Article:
This is not about China but the US, which faces an Allah dilemma in baby-naming


China has banned new parents from picking Islam, Quran, Saddam, Mecca, as well as references to the star and crescent moon for their babies.

But in the US, where individual freedom is more jealously guarded, there is a decided Allah dilemma in the case of baby names.

Consider what happened in Georgia recently. The US state refuses to allow a couple to add “Allah” to their baby daughter’s string of given names. (It lost that particular argument, but that’s not the point.) These cases come up from time. In 2013, a judge in Tennessee, ordered a family to rename their son from Messiah to Martin. In 2009, a three-year-old boy named Adolf Hitler Campbell was denied a decorated cake by a New Jersey bakery.

The world over, there are conventions about baby names. And then there are the laws. Spain bans “extravagant” names (what does that mean?). Portugal does not allow any names that might “raise doubts about the sex of the registrant.” New Zealand has an act dating to 1995, which states that “unreasonably long” names are “undesirable in the public interest”.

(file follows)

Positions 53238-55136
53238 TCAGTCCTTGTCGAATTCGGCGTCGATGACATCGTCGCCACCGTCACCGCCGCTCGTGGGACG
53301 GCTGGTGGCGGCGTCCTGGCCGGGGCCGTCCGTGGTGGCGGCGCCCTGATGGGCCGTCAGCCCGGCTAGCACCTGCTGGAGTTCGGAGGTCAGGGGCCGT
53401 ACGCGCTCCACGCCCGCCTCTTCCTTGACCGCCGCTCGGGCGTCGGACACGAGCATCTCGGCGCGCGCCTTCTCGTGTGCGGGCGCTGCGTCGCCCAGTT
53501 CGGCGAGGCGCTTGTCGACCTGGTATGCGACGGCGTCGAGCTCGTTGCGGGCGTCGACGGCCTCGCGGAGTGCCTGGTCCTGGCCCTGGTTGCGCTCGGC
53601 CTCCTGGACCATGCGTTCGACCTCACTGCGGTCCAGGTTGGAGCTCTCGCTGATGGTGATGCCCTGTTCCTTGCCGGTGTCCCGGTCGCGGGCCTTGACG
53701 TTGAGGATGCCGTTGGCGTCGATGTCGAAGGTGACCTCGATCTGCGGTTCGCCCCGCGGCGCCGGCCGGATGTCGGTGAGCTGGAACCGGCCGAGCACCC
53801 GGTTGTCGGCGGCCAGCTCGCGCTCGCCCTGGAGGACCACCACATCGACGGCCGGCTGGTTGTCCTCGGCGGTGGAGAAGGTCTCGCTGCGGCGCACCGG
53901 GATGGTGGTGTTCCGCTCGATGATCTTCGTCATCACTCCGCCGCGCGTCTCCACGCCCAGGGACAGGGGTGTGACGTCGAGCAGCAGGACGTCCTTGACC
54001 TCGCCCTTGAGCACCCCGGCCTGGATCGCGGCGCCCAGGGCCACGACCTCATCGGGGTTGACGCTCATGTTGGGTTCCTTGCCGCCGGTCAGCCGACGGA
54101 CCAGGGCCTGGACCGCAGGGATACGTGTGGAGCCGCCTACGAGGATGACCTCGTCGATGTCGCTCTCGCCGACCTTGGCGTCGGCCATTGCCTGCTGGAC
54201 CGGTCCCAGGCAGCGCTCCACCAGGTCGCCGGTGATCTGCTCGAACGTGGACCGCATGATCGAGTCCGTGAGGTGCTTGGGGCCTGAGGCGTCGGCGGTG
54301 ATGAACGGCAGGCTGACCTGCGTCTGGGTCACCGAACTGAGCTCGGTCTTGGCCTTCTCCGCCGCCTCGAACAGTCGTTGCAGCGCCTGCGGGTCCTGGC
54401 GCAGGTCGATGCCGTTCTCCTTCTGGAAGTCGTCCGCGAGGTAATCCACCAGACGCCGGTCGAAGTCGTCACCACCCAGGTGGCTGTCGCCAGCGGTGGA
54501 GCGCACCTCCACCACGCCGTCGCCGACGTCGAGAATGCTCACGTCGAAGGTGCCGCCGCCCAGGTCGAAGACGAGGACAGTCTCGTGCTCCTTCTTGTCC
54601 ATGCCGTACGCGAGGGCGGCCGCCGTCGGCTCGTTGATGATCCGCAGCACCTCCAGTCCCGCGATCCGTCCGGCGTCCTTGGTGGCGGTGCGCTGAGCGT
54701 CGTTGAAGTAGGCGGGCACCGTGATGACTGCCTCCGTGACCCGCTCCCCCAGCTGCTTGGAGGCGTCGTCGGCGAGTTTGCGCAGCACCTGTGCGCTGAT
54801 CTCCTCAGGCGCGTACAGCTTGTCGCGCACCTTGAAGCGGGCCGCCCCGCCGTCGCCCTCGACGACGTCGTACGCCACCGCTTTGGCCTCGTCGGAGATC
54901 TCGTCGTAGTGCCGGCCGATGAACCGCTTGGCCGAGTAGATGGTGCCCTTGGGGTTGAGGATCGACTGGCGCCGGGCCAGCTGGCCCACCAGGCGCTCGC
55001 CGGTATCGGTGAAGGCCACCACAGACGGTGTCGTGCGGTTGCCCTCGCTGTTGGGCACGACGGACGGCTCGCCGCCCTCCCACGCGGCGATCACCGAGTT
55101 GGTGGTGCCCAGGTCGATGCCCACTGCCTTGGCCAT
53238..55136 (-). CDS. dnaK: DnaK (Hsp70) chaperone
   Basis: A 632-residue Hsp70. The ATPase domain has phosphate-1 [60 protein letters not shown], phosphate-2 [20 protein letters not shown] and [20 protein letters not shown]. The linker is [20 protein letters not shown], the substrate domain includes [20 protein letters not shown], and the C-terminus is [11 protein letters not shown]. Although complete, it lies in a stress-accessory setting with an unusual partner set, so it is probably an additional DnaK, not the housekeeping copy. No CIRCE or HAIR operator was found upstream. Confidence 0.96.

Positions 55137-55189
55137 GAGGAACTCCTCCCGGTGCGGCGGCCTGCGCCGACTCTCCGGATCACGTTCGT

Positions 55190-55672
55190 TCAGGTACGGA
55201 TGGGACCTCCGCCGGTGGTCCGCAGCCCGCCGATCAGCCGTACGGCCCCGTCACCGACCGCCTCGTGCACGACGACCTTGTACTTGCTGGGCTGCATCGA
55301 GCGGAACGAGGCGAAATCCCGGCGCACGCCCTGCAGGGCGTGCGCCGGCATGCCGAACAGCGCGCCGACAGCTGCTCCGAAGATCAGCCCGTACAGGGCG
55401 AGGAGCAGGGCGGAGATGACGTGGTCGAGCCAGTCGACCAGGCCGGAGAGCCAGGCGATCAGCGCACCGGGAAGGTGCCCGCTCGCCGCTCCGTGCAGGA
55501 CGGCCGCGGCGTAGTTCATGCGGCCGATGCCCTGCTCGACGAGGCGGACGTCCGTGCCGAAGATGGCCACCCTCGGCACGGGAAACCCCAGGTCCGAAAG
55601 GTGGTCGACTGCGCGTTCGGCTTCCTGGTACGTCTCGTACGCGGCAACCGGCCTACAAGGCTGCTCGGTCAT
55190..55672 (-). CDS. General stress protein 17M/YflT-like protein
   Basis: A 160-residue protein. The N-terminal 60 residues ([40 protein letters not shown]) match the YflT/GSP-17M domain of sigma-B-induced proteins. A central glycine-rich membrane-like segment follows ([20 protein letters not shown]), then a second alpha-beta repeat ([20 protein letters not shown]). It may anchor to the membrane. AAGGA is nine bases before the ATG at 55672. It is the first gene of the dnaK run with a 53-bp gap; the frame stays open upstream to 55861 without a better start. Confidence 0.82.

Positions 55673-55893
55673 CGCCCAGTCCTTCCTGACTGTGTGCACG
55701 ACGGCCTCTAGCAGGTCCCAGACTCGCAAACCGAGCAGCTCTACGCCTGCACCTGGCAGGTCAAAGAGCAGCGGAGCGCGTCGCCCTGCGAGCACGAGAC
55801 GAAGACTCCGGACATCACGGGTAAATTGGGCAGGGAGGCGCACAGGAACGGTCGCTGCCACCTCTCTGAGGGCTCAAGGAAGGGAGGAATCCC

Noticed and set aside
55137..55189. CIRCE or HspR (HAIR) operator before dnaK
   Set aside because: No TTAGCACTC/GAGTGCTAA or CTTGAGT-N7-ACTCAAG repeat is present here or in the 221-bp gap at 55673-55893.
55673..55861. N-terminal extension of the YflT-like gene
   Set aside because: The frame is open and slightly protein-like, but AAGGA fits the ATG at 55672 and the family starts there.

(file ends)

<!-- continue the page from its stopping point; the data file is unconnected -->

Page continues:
Okay so what about Allah?

It is, in essence, a fine word, being Arabic for God, the God of all followers of the Abrahamic faiths. It has been in use since pre-Islamic times. Not a lot to take exception to perhaps. If Jesus can be a relatively common name in Spanish, Arabic and even in English-speaking countries – as Issa and Joshua – what’s the problem with naming a dear little baby “Allah”?

Well, Georgia’s objection is technical rather than about religion. As Noah Feldman, a professor of constitutional and international law at Harvard University, wrote, the state was not offering an opinion on a sacrilegious name but because Georgia requires a baby’s last name to be the same as one of its parents’ or a combination of the two.

But it has no right to do that. As Professor Feldman says, the government cannot tell you what name or nickname you should use for your child, that falls within free speech.

He acknowledges, however the subtle difference posed by the Allah case and a 1986 US Supreme Court decision called Bowen v. Roy. It revolved around a Native American man Stephen J. Roy’s insistence that a social security number for his two-year-old daughter (her name was Little Bird of the Snow) would rob her spirit.

The Supreme Court, says Professor Feldman, rejected Roy’s argument and said the government was not required “to conduct its own internal affairs in ways that comport with the religious beliefs of particular citizens.” It added, and you’ve got to love this bit, that Roy’s “objection to the government’s use of a Social Security number for his daughter” was no different from “a sincere religious objection to the size or colour of the Government’s filing cabinets.”

So, back to Allah. “Would it be harmful to a child to be named Allah?” asks Professor Feldman. “It might be seriously dangerous in a majority Muslim country – or in an Islamophobic one. Elsewhere, it might not matter at all.”